Arrest uncovers Spokane storage units full of stolen items

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by HAYLEY GUENTHNER & KREM.com

KREM.com

Posted on November 30, 2013 at 10:40 AM

Updated Friday, Dec 6 at 5:59 PM

SPOKANE, Wash.--Police officers with the Spokane Police Department have recovered tens of thousands of dollars in stolen property but do not know who it all belongs to.

Officers arrested repeat offender Daniel Sukin on November 22, 2013 for Possession of a Controlled Substance with Intent to Deliver Heroin. Police said Sukin had several storage units with stolen property inside.

“This was a very significant amount of stolen property recovered in various search warrants,” said Sergeant Lydia Taylor with the Spokane Police Office.

Items inside included bikes, power tools, painting supplies and many other items.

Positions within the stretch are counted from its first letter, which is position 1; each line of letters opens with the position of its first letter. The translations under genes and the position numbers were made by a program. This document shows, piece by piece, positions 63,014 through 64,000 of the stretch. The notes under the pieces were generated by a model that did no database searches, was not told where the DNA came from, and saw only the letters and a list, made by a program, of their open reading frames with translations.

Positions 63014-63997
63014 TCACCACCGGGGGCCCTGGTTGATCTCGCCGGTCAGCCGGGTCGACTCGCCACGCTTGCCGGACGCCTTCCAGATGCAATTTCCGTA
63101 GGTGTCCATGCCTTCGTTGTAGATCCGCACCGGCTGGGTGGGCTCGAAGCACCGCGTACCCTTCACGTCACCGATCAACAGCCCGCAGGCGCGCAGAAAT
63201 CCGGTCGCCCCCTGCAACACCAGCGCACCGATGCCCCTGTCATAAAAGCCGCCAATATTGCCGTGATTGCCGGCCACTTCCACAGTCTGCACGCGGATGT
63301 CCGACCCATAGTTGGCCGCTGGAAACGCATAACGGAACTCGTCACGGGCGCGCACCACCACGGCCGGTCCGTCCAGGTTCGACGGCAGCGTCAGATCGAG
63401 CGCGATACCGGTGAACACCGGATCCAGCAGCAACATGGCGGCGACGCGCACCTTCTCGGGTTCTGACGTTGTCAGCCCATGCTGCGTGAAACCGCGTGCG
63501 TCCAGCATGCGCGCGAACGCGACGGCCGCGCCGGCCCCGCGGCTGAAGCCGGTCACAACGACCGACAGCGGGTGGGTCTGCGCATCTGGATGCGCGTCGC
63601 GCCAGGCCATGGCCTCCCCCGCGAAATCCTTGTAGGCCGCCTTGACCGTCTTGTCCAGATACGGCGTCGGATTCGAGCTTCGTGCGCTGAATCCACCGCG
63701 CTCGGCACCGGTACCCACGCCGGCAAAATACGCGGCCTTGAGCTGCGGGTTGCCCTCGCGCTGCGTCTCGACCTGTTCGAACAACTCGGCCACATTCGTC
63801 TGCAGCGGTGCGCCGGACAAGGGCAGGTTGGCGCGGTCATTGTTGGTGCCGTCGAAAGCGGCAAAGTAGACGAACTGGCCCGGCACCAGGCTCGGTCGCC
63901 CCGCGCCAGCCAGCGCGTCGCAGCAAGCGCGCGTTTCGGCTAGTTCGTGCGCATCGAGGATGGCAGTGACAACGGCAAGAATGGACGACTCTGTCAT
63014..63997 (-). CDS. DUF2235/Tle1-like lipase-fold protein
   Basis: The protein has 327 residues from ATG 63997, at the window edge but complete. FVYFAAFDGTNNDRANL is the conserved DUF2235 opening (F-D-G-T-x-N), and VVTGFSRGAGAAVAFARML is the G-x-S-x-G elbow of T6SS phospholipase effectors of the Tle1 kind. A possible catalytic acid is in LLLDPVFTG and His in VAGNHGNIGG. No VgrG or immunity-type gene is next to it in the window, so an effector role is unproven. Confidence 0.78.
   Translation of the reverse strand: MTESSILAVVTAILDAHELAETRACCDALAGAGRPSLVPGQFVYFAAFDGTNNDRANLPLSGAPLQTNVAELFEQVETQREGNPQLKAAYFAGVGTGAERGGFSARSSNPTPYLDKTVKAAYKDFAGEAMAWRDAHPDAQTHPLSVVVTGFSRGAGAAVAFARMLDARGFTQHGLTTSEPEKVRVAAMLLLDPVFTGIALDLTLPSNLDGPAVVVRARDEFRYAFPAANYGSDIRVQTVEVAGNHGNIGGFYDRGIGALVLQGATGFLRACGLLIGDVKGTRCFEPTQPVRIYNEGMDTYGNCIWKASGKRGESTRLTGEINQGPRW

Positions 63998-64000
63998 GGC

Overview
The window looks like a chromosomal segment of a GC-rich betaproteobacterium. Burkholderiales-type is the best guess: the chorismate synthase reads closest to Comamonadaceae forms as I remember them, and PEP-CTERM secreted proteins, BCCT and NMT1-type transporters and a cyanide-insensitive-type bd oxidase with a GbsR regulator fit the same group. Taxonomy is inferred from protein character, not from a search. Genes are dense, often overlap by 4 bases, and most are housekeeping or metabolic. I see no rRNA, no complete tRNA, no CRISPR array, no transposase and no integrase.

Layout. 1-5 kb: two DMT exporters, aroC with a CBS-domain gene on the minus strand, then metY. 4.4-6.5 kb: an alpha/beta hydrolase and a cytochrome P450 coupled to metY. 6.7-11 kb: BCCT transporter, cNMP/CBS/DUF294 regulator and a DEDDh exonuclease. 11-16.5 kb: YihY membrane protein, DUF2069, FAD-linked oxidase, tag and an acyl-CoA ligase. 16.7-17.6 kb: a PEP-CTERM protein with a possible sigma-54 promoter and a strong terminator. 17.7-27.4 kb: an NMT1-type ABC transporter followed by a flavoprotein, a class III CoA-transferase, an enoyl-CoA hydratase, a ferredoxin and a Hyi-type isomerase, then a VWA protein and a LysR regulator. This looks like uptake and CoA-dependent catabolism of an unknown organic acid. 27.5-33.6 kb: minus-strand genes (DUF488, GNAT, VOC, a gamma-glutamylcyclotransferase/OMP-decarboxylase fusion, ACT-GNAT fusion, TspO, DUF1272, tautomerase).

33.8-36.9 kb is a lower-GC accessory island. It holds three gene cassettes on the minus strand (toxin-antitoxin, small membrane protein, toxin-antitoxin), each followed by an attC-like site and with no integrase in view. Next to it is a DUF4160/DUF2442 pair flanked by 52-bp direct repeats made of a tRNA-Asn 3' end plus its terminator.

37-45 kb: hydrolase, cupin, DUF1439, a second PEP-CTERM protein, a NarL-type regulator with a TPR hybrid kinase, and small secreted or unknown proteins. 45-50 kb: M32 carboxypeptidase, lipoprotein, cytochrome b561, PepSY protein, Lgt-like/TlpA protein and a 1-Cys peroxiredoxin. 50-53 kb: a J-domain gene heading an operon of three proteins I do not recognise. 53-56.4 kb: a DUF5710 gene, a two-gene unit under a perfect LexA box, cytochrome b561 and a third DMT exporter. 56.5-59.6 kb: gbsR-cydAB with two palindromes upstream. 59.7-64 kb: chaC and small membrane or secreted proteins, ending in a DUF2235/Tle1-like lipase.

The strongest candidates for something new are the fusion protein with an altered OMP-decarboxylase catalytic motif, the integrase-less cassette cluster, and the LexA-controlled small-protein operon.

Some of the items were verified to be stolen and a new charge for Possession of Stolen Property was forwarded to the Spokane County Prosecutor’s Office Sunday night.

“If they don't claim it, we don't know it's stolen,” said Taylor.

Officers are asking for citizens to view photos of the stolen property and call Crime Check at (509) 456-2233 to claim items.

Policy shared by both the Spokane Police Department and Sheriff’s Office says victims of property crime only have 60 days to claim their stolen items. If they do not notify authorities within that time then their items are auctioned off.
   
“After that it goes to auction. On average every six weeks, there's an auction done at State Line,” said Craig Chamberlin with the Spokane County Sheriff’s Office.

The money from the auction goes to the very place where the items are stored.

“On average - the property facility makes about 2-3 thousand dollars,” said Chamberlin.

The cash goes to equipment or software upgrades needed for the property room.

Claiming your items can be tricky. The Police Department and Sheriff’s Office said pictures of valuables and records that the items are yours are critical to getting them back.

“Serial numbers is the big one, that's the best thing you can do to prove ownership and get your stuff back,” said Chamberlin.

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